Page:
Your basement furnace won't push (much) air into the upstairs unless you allow it to suck some out (of the upstairs). Air is like spaghetti, you can pull it all you want, but pushing doesn't work very well.

Air returns are NEVER in "wet" rooms - don't pull air from kitchens or bathrooms.

Air returns can be "panned" across joist-work, and hollowed out of wall space, but WIRING IS NOT ALLOWED in air return space.

6" is the "standard" duct size for one register.

At a minimum, remove the paper from the insulation under your floor joists in any area of the basement that is heated- a minor temp. differential between floors will cause condensation & mold if there is a vapor barrier (paper) present.

If this finished area is only going to be used infrequently, and left "cold" most of the time - your plan will likely result in a very un-comfortable upstairs whenever you do fire it up. It could take a long time to warm up the basement, and in the mean time, you're dumping BTU's upstairs, which likely doesn't need them.

At a minimum, install "dampers" in the ductwork leading upstairs so you can minimize airflow if you need to. They won't be expensive, they're just a round/flat plate with a small lever you can close to block off an un-needed duct.

OK, is this a good thread? Yes it's a good one. Could you consider this post helpful? I do not think so! Why?
Where is a list of tools and materials? Where are the step-by-step instructions? I do not see them here at all.

However, someone could ask me a question and because this page existed only for a few days someone definitely will - how would you be able to help the OP? Well, it would be a very easy question! Let's take a closer look at all of his questions and beyond.

First of all, I would tell him that his main ductwork is undersized and on the low setting probably the temperature raise is too high, but on the high setting it's too noisy.

His cold air plenum should be redone because:
  • Its stays away from his finished area and he has to learn how to hook it up to the wall
  • His idea of using this furnace without running a cold air return from the first floor may not work as good as he wants - mainly in the summer time and because of that he should keep a door to his finished part always open
His furnace installation looks terrible and I would suggest:
  • Redo the venting and condensate line
  • Condensate line is done with code violations and his condensate pump sits right in front of the furnace

After he finishes his basement off there won't be enough combustion air for the furnace and dryer and according to code he must have a fresh air intake:

  • Install fresh air intake only, plus put a register on the supply plenum for unfinished (mechanical/laundry room area)
  • Install both, plus a register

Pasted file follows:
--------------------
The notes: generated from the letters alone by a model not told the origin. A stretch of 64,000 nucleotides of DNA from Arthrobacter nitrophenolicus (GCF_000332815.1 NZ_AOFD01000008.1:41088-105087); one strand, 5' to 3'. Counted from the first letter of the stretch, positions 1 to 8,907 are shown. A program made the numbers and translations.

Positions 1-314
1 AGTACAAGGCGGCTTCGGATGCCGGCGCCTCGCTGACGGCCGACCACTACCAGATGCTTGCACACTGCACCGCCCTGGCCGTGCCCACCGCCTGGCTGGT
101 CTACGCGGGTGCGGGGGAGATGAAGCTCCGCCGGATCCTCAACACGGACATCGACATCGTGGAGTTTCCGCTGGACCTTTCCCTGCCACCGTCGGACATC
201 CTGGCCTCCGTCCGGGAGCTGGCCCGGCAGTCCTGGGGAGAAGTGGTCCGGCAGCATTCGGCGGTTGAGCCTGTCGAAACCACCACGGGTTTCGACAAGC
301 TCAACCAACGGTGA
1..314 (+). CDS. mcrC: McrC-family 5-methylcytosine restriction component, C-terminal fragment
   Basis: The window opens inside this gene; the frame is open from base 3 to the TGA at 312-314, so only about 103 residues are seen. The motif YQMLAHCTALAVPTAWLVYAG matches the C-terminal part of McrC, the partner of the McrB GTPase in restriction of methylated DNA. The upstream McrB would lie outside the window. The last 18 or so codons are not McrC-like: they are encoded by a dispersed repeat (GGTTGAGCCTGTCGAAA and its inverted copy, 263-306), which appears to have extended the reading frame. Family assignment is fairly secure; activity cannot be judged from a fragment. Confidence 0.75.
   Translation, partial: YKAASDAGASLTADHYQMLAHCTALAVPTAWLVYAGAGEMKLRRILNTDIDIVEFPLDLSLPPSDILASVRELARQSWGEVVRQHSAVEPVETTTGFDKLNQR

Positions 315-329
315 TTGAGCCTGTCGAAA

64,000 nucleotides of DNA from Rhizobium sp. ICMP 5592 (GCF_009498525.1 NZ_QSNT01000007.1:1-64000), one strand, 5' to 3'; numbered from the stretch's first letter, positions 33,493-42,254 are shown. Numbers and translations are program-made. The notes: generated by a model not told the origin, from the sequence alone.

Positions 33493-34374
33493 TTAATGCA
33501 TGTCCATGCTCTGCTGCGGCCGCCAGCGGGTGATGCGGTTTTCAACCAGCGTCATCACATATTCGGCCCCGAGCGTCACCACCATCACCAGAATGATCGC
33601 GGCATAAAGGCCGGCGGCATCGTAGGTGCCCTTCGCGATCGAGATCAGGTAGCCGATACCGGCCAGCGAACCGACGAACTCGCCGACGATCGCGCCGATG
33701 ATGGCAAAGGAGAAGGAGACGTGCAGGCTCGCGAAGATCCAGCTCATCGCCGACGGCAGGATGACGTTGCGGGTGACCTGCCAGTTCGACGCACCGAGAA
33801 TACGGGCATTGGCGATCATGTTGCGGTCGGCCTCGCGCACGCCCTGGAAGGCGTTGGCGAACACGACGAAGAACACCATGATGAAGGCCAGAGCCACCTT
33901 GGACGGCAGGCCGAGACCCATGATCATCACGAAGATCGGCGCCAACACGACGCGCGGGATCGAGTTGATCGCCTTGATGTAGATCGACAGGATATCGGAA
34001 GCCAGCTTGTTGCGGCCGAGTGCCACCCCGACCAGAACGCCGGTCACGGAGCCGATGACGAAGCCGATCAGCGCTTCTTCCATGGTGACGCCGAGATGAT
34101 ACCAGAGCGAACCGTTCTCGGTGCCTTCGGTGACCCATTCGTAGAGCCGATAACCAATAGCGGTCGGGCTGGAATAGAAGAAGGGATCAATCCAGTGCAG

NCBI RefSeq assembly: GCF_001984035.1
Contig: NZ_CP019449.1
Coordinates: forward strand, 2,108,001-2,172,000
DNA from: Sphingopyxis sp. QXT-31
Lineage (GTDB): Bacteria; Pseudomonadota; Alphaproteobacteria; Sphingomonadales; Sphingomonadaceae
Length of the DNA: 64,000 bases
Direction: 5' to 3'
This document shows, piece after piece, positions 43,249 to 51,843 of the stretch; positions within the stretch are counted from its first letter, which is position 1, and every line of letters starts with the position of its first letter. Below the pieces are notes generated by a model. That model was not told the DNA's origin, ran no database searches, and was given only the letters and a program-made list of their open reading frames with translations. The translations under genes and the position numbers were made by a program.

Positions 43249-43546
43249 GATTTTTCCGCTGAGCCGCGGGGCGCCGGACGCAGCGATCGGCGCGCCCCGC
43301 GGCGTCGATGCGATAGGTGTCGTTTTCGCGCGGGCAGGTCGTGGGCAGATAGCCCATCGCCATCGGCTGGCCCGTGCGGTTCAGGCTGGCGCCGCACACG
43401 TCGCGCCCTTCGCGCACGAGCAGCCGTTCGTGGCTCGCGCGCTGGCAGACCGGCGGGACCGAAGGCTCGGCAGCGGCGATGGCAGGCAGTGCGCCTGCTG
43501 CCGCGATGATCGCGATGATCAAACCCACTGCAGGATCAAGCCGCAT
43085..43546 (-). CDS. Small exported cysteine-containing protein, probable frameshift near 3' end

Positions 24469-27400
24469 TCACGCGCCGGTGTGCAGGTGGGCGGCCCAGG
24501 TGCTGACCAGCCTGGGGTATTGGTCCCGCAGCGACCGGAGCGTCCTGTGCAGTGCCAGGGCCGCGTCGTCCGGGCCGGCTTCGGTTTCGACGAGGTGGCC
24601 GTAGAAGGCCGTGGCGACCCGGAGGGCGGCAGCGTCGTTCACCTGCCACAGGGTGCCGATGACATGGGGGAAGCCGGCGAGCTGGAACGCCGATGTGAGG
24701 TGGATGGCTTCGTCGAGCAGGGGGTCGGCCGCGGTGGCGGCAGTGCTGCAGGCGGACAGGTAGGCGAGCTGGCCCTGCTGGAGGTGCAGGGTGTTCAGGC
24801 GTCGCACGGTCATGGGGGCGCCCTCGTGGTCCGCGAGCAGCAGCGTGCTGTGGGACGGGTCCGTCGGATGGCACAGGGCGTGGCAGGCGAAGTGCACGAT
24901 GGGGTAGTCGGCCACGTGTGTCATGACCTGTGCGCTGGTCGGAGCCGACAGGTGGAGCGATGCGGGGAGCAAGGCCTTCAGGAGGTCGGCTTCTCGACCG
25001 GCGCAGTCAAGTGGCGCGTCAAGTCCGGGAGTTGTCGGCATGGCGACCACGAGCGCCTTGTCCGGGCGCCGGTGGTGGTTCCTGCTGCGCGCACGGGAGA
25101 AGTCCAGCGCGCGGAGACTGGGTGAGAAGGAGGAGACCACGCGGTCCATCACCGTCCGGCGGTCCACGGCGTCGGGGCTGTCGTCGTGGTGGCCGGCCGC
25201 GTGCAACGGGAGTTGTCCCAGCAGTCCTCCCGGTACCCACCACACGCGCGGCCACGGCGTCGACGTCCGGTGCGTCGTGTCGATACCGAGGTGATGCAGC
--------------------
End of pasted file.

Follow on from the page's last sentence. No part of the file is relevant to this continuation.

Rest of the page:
Run thermostat wire to the first floor because if he will put it in the finished basement his system won't be working properly:

  • In the winter time once its heated the finished part of it will stay warm much longer than the upstairs
  • In the summertime it won't help him to cool the first floor because in the basement it is always much cooler naturally

In order to follow all these recommendations he should buy my "Ductwork Installation Guide's" "Basement" part only for $54.99.

However, what if OP decides to stick to his plan and disregard all my and the others recommendations? This is fine too. Let's take a look at his questions:

He'd like to cut out some 4"x10" floor registers on the 1st floor - I have "Save Energy by Closing Supply Registers" chapter in my "Energy Saving Edition" book dedicated to this issue and it's only $2.50.

He would like to take part of the duct down, and cut two holes on top to create feeds for the new 1st floor registers - I have "Duct Span Removal" ($2.50) chapter from my "Finished Basement Edition" for the first part and chapter "41. Supply Ductwork Installation" ($2.37) for the second.

How big of a duct will I need for the cross run? - 6" is enough.

Will a 7" round suffice? - Well, he may use this one too if he wants to direct more air to upstairs.

What other materials will I need? - He can buy Chapter "1. Materials" ($1.86) from my "Ductwork Installation Guide" to see all of them plus pictures of all necessary tools and I would let him know what exactly he may use.

In addition, of course, he may need to purchase chapters "Installation of Combustion Air Intake" and "Installation of Fresh Air Intake" from the "Finished Basement Edition" for $2.50 each.

This way he could spend $10.65 total and get all his questions answered! Is it worth the price?

Please let me know if you have any questions or concerns on this page and I will publish your comments below.

To sum up:

  • Can you find help online? Yes, you can! DIY-ers all over the world are ready to help you out!
  • Can you find professional help online? No you can't, unless of course you will buy one of my books or paid pages.